The images picked lrom the book very olten match the images picked by the filmmakers (the thunder and lightning creation. the drowned child. the snowy wastes) and the spirit of the tilms survives. However. it in the welding ol the images that the production‘s originality lies. Partly the ellect is cumulative. The stage is. tor example. systematically broken apart throughout the production. relentlessly symbolising the destructiveness ol Frankenstein‘s process of creation. But partly too. the ellect is one ol revelation. As the characters break through the floor ol the stage. the vats in which the monster is to be brought to lite are revealed.

Pope has ingeniously incorporated the ditterent storytellers ol the original. by having both two monsters and two Frankensteins. While the action is recalled on stage there is always another part of the same character as a narrator or onlooker. Additionally. the bereaved ligure of Mary Shelley. who when she wrote the novel had already lost a child. haunts the production.

Although too clinical to be entirely successlul, this is a production that throws new light on a largely lorgotten original text without ignoring the aspects of Frankenstein that have captured the popular imagination. (Nigel Billen)

Frankenstein. Citz.

18 l'he list l H .'\pri| I‘ISS

sleeping sickness. and Tom Stoppard‘s witty play' about theatre critics at large.

I ASSEMBLY ROOMS George Street. Tales ot the Arabian Nights Fri l Apr. 7.30pm; Sat 2 Apr. 2.30 & 7.30pm. £3

(£1 .50). Matinee: £2.50(t.'l ). Tickets on 0.‘~l 228 l l55. (‘ommunicado return with their successful. exuberant adaptation by (ierry' Mulgrew of five of the {anions 'l‘alcs. See also Touring.

' I BEDLAM THEATRE 2 I-‘orrest Road. Box ()tt'ice 225 0893. Mon-Sat I0am-Iate.

( ‘a re.

Dick Tricky in Day Don't Come Till Dawn l-‘ril Apr ((i..‘sl lprn ) and Sat 2 Apr (9.30pm ). £2

(£1 l. Iidinburgh l'niyersity”l'heatre (‘ompany . appearing as part ol thisyear's

Scottish Student Drama Festival Productions (which has its base in the . Bedlam Theatre) in a new comedy by

Donald Main and Hamish ('lark. set in a make-beliey e West (‘oast city. in which Dick 'I’ricky . priy ate eye. gets entangled in a shady and shadow y world.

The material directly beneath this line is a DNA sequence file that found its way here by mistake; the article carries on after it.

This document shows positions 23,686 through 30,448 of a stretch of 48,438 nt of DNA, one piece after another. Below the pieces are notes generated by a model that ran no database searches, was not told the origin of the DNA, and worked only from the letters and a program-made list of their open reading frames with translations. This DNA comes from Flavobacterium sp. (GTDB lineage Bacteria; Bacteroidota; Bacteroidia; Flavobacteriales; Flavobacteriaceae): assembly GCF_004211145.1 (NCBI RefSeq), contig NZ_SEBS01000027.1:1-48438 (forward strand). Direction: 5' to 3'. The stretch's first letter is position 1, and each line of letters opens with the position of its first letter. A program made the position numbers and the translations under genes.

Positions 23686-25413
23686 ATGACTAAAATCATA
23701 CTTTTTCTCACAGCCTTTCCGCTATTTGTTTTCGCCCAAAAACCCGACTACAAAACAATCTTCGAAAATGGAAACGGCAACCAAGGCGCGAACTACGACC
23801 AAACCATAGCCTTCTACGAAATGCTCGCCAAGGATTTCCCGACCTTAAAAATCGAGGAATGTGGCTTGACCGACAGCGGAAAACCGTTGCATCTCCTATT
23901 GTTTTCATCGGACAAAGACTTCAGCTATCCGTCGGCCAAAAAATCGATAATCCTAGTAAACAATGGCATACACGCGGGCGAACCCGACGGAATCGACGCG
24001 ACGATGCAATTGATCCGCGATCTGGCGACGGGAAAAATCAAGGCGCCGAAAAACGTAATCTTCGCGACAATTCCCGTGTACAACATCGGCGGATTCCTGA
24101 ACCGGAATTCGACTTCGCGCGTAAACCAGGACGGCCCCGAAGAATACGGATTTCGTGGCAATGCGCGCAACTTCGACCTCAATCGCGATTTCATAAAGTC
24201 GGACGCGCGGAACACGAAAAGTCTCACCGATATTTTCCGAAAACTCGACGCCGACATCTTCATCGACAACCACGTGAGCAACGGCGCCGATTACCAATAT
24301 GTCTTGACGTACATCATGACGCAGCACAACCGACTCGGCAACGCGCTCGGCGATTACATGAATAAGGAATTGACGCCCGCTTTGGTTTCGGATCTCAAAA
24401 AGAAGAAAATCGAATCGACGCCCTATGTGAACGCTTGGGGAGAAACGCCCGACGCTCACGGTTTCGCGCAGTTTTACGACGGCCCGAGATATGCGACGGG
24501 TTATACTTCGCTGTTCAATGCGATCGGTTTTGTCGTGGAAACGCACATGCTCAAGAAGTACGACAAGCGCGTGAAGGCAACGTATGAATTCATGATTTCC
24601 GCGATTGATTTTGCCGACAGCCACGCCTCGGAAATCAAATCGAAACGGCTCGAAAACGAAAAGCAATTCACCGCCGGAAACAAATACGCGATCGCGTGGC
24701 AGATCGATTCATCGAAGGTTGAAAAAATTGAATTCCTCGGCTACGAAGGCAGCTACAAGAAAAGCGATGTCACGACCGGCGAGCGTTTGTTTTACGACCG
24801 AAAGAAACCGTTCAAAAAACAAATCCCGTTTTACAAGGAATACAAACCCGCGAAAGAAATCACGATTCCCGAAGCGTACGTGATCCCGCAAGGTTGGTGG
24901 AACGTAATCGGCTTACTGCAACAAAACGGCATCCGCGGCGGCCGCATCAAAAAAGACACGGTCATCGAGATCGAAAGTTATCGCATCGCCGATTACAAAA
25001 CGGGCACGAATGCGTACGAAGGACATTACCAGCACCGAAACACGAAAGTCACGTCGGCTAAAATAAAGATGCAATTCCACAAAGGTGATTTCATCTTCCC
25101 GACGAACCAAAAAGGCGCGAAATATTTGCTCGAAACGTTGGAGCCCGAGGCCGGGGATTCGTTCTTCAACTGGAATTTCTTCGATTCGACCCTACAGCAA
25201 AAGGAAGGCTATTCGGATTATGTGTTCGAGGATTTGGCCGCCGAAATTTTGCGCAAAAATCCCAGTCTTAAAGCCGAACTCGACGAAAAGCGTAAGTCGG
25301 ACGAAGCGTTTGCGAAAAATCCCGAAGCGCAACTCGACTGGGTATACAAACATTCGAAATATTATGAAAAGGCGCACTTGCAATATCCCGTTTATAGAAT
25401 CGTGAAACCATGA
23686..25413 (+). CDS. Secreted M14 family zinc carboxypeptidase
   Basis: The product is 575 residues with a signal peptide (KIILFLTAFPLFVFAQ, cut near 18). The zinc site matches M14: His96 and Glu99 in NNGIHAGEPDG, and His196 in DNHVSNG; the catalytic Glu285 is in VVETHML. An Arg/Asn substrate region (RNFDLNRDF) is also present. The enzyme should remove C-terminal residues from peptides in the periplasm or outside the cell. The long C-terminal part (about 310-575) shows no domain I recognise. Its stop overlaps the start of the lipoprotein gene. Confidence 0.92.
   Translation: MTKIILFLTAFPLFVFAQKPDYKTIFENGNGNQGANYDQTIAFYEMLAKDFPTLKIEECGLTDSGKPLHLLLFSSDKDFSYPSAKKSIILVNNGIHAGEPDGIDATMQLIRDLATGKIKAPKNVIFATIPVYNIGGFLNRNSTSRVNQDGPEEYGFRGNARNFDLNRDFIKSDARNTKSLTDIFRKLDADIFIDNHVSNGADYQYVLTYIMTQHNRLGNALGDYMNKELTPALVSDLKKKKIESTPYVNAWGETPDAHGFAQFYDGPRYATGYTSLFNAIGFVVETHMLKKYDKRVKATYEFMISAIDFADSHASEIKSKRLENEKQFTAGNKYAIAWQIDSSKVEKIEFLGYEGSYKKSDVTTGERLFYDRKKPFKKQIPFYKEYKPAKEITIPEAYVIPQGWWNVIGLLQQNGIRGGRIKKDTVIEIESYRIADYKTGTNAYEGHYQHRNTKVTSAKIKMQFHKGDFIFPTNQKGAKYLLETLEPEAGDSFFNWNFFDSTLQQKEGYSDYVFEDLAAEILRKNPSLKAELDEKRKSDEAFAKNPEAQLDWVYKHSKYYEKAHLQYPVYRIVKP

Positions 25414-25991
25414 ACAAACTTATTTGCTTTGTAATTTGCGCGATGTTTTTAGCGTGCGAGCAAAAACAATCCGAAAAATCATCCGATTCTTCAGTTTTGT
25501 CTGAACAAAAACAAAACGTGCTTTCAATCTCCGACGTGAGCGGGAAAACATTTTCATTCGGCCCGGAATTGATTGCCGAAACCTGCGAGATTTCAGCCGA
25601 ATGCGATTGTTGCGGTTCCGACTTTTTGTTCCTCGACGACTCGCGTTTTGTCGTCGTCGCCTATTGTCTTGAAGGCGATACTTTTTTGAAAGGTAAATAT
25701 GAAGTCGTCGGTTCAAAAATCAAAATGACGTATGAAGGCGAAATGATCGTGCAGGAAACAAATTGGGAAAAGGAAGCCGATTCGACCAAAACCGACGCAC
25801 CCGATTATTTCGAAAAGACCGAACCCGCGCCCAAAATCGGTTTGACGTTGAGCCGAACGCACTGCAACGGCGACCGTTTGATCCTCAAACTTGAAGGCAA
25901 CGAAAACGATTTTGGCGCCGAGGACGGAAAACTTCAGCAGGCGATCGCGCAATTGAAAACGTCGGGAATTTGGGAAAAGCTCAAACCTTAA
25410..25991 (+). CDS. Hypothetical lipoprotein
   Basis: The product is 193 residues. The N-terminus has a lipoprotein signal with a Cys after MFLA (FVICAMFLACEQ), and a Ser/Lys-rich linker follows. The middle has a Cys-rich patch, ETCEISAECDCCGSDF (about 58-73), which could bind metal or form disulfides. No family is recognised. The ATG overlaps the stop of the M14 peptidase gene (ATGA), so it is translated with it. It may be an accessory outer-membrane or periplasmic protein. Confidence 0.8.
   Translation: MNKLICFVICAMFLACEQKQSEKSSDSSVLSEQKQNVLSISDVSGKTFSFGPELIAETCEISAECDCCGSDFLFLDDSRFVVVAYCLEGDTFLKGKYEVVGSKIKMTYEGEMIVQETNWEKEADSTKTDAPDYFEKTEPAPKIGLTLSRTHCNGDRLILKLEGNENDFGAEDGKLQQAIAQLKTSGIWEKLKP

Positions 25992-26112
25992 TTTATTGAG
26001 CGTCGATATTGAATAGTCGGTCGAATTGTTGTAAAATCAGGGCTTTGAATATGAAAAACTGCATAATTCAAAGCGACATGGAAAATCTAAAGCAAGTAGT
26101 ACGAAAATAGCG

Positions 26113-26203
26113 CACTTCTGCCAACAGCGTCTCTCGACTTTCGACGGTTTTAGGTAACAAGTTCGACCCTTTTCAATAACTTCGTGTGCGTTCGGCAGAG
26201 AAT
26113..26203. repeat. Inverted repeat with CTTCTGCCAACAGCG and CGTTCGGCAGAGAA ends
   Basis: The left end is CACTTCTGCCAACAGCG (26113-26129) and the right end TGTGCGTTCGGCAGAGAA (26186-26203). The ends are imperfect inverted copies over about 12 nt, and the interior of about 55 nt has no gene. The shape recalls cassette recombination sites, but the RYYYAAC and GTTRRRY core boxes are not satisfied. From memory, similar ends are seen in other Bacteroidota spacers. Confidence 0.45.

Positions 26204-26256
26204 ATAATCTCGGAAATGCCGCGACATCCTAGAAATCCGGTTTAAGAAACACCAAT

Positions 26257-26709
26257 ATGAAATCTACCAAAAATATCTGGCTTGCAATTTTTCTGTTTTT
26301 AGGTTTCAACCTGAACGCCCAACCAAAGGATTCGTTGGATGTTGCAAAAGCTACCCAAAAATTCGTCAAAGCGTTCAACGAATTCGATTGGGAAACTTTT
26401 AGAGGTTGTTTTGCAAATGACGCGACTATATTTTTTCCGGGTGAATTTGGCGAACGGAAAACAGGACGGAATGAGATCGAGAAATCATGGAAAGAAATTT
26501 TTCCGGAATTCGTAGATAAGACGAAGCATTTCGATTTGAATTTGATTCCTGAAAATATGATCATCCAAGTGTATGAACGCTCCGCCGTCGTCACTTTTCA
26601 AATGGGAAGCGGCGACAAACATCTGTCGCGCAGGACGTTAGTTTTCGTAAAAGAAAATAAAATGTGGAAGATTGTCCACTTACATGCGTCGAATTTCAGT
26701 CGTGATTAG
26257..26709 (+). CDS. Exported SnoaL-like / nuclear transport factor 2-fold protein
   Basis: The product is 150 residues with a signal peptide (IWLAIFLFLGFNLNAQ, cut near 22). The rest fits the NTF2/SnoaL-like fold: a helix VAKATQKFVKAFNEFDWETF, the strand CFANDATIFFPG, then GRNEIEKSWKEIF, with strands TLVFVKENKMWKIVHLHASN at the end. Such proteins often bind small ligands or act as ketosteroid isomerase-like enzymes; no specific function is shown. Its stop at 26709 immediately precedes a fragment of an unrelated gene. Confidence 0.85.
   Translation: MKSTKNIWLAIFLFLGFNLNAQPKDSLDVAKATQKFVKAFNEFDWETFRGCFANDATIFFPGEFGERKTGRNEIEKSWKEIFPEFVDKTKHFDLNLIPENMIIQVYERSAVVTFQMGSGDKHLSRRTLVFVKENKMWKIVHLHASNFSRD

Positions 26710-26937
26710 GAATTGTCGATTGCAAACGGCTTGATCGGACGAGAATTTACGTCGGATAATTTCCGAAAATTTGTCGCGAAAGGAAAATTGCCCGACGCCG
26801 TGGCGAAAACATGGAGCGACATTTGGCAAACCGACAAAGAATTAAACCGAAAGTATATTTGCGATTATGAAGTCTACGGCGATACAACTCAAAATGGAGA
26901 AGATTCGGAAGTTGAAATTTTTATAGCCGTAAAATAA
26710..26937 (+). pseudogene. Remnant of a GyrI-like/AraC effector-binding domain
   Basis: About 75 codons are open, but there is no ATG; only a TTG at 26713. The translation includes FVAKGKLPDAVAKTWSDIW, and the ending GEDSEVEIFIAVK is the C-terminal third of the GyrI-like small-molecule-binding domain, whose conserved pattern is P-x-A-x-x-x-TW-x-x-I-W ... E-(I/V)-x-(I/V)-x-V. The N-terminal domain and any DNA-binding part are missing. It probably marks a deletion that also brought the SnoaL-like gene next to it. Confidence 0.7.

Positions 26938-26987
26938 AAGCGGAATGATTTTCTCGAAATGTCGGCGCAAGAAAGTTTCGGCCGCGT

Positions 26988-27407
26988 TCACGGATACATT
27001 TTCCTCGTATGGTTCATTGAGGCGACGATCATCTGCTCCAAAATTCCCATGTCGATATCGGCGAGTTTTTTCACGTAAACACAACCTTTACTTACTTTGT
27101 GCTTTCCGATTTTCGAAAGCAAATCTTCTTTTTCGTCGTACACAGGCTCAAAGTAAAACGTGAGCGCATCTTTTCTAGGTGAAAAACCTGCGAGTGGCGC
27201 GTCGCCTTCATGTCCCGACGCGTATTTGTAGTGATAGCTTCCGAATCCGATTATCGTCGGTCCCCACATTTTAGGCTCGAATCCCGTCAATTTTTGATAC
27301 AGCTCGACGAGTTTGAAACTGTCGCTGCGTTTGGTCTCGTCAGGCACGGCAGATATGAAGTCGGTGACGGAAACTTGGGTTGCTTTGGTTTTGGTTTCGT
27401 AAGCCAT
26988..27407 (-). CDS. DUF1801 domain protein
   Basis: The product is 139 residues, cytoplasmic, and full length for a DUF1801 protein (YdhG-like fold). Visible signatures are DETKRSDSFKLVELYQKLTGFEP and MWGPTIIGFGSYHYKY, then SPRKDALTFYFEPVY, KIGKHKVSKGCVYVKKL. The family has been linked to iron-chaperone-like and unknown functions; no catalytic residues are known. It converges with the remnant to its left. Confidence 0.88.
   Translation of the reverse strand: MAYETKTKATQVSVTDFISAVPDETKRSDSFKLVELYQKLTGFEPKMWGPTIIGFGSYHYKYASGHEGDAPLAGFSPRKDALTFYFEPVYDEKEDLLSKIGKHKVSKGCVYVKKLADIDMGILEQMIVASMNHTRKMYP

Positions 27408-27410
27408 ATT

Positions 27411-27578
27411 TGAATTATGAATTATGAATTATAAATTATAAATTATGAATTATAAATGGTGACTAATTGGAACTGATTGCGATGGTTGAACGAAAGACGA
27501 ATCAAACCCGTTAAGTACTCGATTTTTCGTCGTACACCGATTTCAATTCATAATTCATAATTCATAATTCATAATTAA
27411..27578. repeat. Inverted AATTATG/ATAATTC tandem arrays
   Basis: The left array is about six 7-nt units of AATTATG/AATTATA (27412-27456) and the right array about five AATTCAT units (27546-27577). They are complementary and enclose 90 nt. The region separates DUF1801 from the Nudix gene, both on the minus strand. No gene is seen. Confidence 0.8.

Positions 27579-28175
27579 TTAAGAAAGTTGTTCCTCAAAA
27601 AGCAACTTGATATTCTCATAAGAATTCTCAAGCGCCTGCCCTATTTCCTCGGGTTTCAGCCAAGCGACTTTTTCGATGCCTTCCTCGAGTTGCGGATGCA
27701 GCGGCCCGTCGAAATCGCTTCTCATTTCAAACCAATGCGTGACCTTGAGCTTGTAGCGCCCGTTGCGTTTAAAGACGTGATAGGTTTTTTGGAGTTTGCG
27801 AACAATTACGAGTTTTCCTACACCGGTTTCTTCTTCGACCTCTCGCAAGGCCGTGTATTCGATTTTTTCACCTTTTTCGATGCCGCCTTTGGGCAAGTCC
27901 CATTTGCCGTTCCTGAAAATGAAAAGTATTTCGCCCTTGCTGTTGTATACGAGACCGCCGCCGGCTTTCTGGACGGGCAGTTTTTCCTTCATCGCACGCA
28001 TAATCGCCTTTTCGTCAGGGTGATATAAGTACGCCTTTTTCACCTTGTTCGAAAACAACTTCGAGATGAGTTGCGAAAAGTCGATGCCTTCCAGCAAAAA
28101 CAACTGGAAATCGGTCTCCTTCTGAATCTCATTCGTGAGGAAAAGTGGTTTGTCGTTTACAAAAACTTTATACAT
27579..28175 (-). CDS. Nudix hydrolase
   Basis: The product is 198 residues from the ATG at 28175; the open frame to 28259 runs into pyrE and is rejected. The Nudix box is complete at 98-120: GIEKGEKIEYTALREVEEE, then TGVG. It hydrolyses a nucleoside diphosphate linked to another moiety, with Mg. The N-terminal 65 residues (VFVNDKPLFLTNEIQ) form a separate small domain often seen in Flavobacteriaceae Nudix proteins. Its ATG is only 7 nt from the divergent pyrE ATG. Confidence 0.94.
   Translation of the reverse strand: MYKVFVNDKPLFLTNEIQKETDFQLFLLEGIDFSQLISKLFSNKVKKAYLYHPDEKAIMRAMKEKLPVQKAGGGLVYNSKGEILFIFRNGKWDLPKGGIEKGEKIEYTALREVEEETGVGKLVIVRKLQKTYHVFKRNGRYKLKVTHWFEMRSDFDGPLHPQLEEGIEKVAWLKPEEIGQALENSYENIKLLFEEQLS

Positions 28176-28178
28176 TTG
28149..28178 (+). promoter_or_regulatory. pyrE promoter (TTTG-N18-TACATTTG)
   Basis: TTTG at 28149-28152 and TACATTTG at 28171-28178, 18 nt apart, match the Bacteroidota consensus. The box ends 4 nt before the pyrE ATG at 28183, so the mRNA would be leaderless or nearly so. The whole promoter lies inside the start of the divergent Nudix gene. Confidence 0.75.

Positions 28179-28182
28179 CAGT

I enu’nron THEATRE .‘ylusselburgh. ms

2240. Ho\ ()t‘tice Mon-Sat 10am-8pm.

Bar. ID]. [Ii].

State at Contusion Hi 1 Apr. 7.30pm. £3.75

1 (£2.25). I‘tlllll‘lll'gh‘SIllCiIITC Workshop

(‘ompany in their touring production of Day id Kane's new l'arce about modern Britain. See ‘I'ouring.

. I CHURCHHILL THEATRE Morningside Road.

Rose Marie .\Ion 4- Sat 9 Apr. 7.30pm. £3 (children E2). The Smycms. lltisy‘eat' celebratingtheir Sily'erJubiIee. inthe rnusical. Proceeds lrom the first

¥ pertormance go to charity: (iuide Dogs

i Rookery Nook \y'etl l3

tor the Blind and the Iona (‘ommunity' Appeal.

Sat lb.»\pr. 7.30pm. £2.50. I~'or partiesot'ten ormore.

50p oil per ticket. Iickcts mail. in

ads attcc lt'om l‘slter Hall Box ()I'Iicc.

I.othian Roador(‘ruikshanks

.\'eys sagents. opposite the theatre. Day rdsons Mains Dramatic Society in the classic Ben 'I ras'erse larce.


My DaughterCarries the Gun'l‘hurs 31 Mar. 9.30pm. L2 ( {I ). Part ol the Scottish

' Student Drama I‘estiyalz Iidinburgh

l 'niyersity Theatre ('ompany in anew play by I.isa (iornick. toeusingona community ‘s response to the threat of destruction.

BrechtPlays liri 1 Apr (U.30pm)& Sat2 Apr infillpm ). £2 (£1 ). John Street

'I’heatre trom Strathclyde l'niy'ersity in

their production lor this year's Scottish

Student Drama l-‘estiy'al. The tour short

' comediesby Brecht are: 'I‘lic'litre/Mimi

mull/re Rule." Driving ()uI.-I Devil; [Jain : I'ene/irry and .-I Rmpeetuh/e Ber/ding.

I KINGS THEATRE 2 Icy en Street. 22‘)

L 130] . BoxUllrce Mon Sat Illam Rpm.

Evita \Vetl It) Mar

Bar. [D].

Sat 2 April. 7.30pm. Matineeson 'I'hurs I". Wed 23 k 30 Mar d; all Salsat 2.30pm. £4.50 £l2.50. (‘oncsz

£2.5llolt Stallsand(irand('ircle

Mon-Thurs. l'll‘sl y isit to Iidinburgh ot the “UNI Webber-che hit musical about liya Peron.

Rod Hull and Emu 'I'hurs .‘yl Marl2.3llpm) ck l’l'l 1 .-\pr. t I lam t ' 2.30pm).

£2.25 £5.75, (‘orics LI olI stalls andgrand circle. “5p oll upper eir'clc. Man and bird in pertect harmony See Kids listing. Winnielhe Pooh'l’ueSApr Sat‘).»\pr. 2.30pm ck "pm. L3. 141.1450. £5.50. Pooh. piglet and triends on stage in(i|yn Robbins' adaptation ol the much-loved book by A. .-\. Milne. I‘or tour yearsand oycr. Sec ls'ids listing.

Annie GetYourGun Mon l l - Sat ItiApr. "..‘wllpiii. Sat. mat. 2.15pm. £3.£4.£4.50. L5. (‘oncson Mon eye. & Sat. mat. £1.50. £2.50. £3.50. The Bohemians I.y'ric()pera (‘ompany in lrying Berlin‘s musical.

I MANDELA THEATRE ( iateway' Iixchange. 2 4 Abbey mount. (ibl 0982. ('ale and bar laciIitrcs during perlormances. Pertormance Project Rehearsals Saturday‘s 2pm. Rehearsals are currently underway